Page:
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World Social Forum and World Economic Forum

Last Updated: Saturday 04 July 2015

as world leaders and prominent personalities gathered at Davos, a Swiss resort, on January 26-30, 2005, for the World Economic Forum (wef), the Brazilian city of Porto Alegre hosted the fourth annual World Social Forum (wsf). The wsf was set up to protest the wef and oppose "neo-liberalism and a world dominated by capital or by any form of imperialism". But what emerged this time was a narrowing of the gap, at least in rhetoric, in the concerns of the two fora.

The wsf drew participation from over 150,000 representatives of labour unions and non-governmental organisations, as well as individuals with no particular affiliations. Nineteen prominent members, including Nobel Laureates Jose Saramago and Adolfo Perez Esquivel, attracted a lot of attention by presenting a 12-point "Porto Alegre Manifesto". The document, though not officially endorsed by the wsf, highlighted the demands of many participants. These included debt relief to poor countries, tax on international transfers of capital, fair trade and environment protection.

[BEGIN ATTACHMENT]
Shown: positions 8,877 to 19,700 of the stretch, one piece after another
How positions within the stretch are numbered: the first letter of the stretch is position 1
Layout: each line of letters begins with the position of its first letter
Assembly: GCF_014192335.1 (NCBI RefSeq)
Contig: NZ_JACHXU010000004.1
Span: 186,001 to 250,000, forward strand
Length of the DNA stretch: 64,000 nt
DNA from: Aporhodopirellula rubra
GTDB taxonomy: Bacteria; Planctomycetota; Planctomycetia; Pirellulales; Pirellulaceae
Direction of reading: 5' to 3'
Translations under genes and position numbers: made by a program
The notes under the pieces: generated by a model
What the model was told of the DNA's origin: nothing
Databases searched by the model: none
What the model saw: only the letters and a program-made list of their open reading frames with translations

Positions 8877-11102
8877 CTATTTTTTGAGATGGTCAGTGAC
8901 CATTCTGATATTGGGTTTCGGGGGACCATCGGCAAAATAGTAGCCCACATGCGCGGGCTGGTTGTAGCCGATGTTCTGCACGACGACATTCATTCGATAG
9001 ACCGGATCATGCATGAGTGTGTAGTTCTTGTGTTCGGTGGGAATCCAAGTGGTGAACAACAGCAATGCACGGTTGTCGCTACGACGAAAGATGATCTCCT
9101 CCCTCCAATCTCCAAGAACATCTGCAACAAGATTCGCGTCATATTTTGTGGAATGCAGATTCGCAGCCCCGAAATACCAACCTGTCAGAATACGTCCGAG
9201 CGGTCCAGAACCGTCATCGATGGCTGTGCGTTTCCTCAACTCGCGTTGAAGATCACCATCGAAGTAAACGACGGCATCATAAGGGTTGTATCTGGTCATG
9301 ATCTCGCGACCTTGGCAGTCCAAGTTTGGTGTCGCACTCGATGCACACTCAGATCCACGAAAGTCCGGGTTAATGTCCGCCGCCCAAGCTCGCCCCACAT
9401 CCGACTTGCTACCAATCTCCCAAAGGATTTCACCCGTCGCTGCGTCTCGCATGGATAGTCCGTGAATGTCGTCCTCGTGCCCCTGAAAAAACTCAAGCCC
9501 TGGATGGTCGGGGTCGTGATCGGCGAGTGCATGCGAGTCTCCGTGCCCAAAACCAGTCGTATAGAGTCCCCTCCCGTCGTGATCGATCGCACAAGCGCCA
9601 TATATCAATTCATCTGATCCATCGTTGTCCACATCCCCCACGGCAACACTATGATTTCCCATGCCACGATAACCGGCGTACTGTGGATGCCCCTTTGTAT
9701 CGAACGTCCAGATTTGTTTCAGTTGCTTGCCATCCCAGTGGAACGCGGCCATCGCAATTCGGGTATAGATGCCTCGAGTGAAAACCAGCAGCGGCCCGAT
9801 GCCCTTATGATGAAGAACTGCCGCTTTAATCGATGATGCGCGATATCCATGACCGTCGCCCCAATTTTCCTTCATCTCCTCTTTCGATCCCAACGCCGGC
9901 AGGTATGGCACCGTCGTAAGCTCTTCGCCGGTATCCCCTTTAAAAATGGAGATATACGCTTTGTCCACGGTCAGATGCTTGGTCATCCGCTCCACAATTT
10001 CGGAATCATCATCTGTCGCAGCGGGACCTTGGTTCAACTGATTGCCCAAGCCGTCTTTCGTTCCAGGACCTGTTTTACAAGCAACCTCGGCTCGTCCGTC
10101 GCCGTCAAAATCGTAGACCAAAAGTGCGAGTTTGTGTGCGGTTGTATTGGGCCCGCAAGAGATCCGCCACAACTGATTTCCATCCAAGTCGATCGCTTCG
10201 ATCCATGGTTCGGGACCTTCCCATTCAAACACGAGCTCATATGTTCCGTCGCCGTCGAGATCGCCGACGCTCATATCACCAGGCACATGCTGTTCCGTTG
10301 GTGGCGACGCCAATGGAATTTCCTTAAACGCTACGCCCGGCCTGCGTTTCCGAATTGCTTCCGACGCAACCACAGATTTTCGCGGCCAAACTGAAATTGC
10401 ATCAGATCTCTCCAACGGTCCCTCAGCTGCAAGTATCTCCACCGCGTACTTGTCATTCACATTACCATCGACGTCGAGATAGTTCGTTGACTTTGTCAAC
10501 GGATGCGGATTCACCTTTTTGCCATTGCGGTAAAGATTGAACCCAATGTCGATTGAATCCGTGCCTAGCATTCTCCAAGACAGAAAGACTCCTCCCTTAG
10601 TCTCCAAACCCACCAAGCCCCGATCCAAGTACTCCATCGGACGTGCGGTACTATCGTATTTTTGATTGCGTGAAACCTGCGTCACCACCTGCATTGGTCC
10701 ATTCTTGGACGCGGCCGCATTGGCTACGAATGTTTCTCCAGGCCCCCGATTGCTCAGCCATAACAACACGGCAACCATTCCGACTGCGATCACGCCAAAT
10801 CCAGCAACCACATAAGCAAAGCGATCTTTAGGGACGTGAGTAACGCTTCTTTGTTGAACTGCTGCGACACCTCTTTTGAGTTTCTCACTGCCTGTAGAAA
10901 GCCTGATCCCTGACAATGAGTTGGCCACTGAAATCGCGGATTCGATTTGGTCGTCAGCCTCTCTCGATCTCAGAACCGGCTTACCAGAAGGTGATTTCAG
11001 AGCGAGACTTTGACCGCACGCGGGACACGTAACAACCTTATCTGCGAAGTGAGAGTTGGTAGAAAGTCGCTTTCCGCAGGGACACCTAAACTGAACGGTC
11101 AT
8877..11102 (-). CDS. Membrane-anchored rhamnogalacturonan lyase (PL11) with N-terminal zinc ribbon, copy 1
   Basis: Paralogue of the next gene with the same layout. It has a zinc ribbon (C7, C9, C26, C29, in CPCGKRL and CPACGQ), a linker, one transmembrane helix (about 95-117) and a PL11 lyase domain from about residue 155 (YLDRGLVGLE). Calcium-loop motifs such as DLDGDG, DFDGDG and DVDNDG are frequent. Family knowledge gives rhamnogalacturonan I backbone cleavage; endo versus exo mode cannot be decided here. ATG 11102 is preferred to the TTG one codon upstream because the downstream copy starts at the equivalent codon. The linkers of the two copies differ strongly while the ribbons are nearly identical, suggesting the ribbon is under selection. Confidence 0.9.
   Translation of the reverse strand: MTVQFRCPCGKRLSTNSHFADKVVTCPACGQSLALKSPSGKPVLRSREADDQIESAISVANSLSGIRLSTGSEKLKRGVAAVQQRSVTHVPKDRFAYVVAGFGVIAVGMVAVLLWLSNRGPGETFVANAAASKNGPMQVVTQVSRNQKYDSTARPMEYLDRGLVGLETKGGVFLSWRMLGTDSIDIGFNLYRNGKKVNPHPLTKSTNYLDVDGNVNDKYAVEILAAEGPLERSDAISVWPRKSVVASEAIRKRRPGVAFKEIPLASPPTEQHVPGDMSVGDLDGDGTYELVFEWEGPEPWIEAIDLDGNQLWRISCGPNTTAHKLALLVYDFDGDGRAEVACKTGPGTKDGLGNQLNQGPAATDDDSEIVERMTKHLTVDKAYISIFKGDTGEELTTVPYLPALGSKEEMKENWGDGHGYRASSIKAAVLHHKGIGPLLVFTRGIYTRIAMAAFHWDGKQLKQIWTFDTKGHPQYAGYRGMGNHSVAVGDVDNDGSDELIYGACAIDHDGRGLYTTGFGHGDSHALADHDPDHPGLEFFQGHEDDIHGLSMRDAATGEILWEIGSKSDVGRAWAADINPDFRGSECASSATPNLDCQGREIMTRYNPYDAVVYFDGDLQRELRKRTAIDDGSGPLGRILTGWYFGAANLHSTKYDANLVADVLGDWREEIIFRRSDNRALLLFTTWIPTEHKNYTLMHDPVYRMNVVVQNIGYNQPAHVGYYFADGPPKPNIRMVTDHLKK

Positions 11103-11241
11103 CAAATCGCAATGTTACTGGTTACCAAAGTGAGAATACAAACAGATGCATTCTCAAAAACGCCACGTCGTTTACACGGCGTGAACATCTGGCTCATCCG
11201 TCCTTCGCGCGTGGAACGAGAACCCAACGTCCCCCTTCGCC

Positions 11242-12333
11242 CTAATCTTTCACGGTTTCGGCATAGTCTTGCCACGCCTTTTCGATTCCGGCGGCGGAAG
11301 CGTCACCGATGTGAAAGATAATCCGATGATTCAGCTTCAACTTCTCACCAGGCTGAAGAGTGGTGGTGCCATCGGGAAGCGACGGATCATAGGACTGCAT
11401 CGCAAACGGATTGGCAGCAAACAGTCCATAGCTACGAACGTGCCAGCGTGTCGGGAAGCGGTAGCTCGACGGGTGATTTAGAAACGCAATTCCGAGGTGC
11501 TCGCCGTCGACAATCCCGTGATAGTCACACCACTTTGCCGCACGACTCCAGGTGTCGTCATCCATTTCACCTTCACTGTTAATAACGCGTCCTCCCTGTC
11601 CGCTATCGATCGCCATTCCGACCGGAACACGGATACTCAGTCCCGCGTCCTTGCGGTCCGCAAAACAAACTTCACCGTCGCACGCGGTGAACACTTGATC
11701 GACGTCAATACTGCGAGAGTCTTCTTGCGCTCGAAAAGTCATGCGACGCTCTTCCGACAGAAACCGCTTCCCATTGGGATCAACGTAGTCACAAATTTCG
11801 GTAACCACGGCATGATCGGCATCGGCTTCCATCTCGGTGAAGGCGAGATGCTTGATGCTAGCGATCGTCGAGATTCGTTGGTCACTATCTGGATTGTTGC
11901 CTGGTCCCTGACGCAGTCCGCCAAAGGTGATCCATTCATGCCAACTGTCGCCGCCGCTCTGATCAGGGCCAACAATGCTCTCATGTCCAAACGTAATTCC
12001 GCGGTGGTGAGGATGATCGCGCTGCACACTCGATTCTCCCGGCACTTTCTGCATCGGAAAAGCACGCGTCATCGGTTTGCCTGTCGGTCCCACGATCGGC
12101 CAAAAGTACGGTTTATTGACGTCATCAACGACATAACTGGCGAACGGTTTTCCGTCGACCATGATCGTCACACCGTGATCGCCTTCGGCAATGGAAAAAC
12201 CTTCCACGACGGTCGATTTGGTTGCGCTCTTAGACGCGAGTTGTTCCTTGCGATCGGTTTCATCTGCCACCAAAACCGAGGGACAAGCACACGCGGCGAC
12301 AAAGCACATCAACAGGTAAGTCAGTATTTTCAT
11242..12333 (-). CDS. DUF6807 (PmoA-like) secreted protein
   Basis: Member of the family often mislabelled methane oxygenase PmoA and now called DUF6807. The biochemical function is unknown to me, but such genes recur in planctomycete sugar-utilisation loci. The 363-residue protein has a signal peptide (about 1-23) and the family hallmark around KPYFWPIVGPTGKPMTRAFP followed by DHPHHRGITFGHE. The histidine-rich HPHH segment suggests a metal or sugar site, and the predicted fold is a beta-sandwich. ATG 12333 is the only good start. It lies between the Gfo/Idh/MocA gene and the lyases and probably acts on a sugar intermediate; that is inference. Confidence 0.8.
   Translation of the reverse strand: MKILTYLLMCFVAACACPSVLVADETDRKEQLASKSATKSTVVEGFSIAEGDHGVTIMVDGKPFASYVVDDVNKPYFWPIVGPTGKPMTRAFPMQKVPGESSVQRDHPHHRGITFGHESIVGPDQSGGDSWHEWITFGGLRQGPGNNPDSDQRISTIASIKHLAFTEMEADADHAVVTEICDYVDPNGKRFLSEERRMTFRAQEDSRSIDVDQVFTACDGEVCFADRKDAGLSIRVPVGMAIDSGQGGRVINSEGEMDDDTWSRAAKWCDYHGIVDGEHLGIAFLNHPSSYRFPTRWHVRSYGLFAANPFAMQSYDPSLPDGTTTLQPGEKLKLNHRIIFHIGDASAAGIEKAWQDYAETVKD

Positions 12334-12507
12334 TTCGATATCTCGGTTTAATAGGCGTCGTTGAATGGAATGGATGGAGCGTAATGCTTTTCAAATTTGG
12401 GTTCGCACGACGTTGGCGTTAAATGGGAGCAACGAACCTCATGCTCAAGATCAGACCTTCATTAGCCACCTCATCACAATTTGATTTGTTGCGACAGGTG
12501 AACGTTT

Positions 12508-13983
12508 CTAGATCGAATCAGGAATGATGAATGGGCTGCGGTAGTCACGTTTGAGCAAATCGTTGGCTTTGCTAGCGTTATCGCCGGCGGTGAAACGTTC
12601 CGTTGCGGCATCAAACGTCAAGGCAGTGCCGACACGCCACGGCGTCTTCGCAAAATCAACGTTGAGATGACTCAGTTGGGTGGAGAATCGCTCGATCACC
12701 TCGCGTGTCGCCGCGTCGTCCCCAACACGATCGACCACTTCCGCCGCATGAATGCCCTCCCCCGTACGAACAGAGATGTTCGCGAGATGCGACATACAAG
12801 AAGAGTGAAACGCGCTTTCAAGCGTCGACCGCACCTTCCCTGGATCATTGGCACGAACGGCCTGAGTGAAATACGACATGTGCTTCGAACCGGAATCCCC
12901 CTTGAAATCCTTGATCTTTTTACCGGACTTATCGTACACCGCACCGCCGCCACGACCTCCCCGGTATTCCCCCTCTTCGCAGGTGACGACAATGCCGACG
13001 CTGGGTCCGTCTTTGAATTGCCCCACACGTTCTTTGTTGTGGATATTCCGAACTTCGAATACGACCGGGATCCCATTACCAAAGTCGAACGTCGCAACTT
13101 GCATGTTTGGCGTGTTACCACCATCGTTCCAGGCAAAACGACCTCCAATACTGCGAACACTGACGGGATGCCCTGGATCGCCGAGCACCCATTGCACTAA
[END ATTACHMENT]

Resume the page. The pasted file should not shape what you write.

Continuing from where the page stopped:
In an uncharacteristic move, the wsf met representatives of the World Bank and the International Monetary Fund in an event described as "cordial". What is surprising is that though the two sides "agreed to disagree" on issues discussed, the meeting with these alleged conspirators in the wef 's "neo-liberal" agenda passed without much protest or fanfare.

The wef brought together heads of states, ministers, business leaders, academics, as well as celebrities like Bono of the rock band u 2 and Hollywood film stars Sharon Stone and Richard Gere. It discussed many issues of the Porto Alegre manifesto. uk prime minister Tony Blair urged countries to curb greenhouse gas emissions to fight global warming. Gordon Brown, head of uk 's treasury, urged the g7 group of rich countries to provide poor countries with 100 per cent debt relief. French President Jacques Chirac demanded tax on international capital movement.

Leaders like Brazilian president Luiz Inacio Lula da Silva, who attended both the meetings, also tried to be a bridge between the two fora. But the fact remains that the wef did not discuss many recommendations of the Porto Alegre manifesto, like democratisation of multilateral organisations and removal of foreign military bases.

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